Lawrence Williams
    11000 Metro Parkway #13
    Fort Myers, FL 33966
    Mr. Terpenes
    CTU (Cannabis Training University)Graduate
    Certified Master Grower

  3. Troy

    You mention C02 and Ethanol as solvents, then the next line says we need to avoid harmful solvents. With that transition it appears to me that you are calling C02 and food grade ethanol “harmful”. If this correct?

    1. Dr. Markus Roggen

      Dear Troy,
      The transition might have been a bit abrupt, but in no way did I mean to indicate that CO2 is harmful if present as residual solvent as it is an inert gas. Although, ethanol and other common extraction solvents are harmful to the human body, and I advocate for avoiding them as much as possible.

      Health Costs of Alcohol and other Drugs: DOI: 10.1038/srep08126

      1. Troy

        I can’t find any information on food grade ethanol being harmful in any way. Any chance you have some credible reference for this? I am very interested in this subject. I am also curious about “ethanol and other common extraction solvents”. Are you equating using food grade, often consumed ethanol with butane, hexane, and such? Sorry for all the questions, just very curious how you came to view ethanol as harmful?

        1. Dr. Markus Roggen

          Dear Troy,
          We might be focusing on different aspects of harm of alcohol. You are correct in referring to food grade ethanol as a saver product as industrial grade, due to the higher contamination limits in the latter.
          I was more referring to the health costs of ethanol consumption. I already cited one article above, below are two more.

          DOI: 10.1016/S0140-6736(05)17870-2
          DOI: 10.1111/j.1365-2796.2009.02082.x

          1. dave p

            This is a rather weak point on which to waste time & energy – in reality, even if Isopropyl, Ethanol or Ether, quality Butane or clean Naphtha are used, if purged CORRECTLY, how “dangerous to health” can these extracts made at home actually be! Let us discuss somethings of import!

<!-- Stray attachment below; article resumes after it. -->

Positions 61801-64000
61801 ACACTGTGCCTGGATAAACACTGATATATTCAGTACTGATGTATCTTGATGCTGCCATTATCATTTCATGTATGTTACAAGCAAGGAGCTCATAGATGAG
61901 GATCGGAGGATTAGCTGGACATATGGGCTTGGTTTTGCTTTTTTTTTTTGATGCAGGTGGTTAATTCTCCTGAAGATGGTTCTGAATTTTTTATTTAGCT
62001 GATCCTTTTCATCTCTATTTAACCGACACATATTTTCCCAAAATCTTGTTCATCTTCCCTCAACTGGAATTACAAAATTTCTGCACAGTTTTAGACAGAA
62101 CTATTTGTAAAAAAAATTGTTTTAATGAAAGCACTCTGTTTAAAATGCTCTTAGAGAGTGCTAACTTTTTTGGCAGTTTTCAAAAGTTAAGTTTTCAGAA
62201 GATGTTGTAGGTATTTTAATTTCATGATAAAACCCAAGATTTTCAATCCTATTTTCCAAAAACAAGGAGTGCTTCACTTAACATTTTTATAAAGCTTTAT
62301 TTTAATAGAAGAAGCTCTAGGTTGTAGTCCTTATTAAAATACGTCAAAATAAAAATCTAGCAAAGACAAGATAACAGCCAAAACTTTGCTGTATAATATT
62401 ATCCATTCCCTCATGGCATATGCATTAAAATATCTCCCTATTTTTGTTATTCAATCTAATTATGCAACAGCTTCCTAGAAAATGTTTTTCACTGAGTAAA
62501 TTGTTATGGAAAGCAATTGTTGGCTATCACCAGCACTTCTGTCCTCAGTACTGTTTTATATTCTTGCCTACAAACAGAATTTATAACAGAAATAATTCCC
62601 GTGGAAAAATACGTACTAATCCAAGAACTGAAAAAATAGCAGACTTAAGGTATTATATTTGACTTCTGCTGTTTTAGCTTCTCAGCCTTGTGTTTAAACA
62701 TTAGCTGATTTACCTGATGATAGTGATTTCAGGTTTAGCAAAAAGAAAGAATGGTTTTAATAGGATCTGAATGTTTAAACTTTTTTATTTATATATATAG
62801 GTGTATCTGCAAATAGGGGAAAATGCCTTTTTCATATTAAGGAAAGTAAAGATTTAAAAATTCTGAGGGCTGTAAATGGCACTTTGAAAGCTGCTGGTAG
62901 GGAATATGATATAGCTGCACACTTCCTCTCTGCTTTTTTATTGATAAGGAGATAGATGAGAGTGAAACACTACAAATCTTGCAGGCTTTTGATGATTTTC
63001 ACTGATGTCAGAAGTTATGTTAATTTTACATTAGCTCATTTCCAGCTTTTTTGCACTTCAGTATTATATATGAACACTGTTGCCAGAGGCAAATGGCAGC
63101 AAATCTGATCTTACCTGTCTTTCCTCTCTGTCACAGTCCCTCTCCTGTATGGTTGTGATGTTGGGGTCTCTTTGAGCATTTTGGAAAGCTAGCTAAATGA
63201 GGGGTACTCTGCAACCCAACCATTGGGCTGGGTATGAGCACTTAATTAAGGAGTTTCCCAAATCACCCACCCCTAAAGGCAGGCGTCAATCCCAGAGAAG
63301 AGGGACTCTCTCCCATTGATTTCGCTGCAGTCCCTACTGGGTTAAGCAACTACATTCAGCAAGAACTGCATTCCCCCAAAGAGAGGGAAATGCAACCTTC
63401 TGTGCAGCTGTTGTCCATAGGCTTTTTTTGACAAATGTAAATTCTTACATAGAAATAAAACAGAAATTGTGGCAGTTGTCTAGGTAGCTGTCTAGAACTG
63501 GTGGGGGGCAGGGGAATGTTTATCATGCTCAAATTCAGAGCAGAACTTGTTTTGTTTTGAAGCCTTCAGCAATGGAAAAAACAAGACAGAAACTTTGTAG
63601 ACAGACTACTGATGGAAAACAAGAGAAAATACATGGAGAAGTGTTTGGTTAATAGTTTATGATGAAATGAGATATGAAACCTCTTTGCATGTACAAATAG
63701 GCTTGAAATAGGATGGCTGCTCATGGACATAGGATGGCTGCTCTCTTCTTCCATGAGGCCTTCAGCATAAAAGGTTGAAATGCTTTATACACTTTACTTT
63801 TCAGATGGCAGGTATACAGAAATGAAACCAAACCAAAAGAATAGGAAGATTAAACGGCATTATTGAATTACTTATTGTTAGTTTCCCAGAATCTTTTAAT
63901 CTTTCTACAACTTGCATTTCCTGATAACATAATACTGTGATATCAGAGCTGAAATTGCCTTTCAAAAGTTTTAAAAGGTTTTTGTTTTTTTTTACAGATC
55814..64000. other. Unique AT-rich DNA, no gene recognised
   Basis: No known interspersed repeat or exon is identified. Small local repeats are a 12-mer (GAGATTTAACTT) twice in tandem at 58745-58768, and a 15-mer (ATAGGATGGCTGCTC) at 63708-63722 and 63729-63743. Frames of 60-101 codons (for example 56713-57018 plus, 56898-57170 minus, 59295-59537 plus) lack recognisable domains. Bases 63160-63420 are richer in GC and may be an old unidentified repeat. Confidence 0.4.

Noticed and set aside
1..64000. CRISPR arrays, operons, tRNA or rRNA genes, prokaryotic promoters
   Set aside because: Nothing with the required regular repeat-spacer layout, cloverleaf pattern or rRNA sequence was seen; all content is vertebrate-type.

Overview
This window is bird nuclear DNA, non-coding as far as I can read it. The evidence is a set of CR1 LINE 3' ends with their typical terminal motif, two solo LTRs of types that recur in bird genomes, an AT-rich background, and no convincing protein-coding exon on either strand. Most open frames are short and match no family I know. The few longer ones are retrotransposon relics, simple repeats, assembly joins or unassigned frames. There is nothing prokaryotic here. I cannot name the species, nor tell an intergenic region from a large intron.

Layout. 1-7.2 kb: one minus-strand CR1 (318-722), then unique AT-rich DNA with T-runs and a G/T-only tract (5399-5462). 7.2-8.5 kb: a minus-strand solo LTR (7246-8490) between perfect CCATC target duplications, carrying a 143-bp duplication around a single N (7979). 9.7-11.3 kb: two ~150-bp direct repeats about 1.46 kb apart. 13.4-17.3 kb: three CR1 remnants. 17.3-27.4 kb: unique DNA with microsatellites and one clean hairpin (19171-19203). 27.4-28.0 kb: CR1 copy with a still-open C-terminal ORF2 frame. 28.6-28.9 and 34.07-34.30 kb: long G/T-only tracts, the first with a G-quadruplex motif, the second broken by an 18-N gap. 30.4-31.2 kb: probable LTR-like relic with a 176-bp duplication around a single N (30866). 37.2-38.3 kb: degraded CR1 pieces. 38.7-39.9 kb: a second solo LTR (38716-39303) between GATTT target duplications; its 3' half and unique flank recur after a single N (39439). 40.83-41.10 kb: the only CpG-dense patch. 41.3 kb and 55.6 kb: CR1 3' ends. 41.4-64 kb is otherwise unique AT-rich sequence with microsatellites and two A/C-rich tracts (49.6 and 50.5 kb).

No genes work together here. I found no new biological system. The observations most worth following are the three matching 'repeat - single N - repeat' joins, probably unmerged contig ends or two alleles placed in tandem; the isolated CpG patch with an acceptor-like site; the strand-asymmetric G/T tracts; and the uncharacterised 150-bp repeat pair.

4. Mark Bossert

    Having significant experience in the field of CO2 extraction methods of plants, and analysis of extracts and plants, I can say that CO2 extraction has several other advantages over many other extraction processes, and significant advantages over the raw plant material. First, pesticides levels are greatly reduced in the CO2 extract when compared to raw plant material. Also, heavy metal content of CO2 extracts is orders of magnitude smaller than in the raw plant. Nitrates are also greatly reduced. Combined with the ability of CO2 extraction methods to produce extracts which are far more consistent in composition than raw plant, as well as offering tailored compositions to meet specific and desired characteristics, and the ability to concentrate the specific compositions of varietal specific traits, professional CO2 extraction should be promoted at every opportunity lest we inadvertently introduce a consumer prejudice against it. As the cannabis industry continues to grow, CO2 extracts will offer customers and industry valuable opportunities and products.

  5. Roy Roots

    I agree with this when speaking on iso’s , not so much when it deals with the concentrate shatter. That’s one process, It’s safe and clean when done properly. After years of producing with a butane closed loop system and using nitrogen as a sweeper in the vacuum oven we have never had a test come back with any butane residual left in our product. I do not recommend cbd, thc, or any other Iso be consumed alone and promote the whole herb for healing.

  6. Kristin Wohlschlagel, RN

    Dr. Roggen,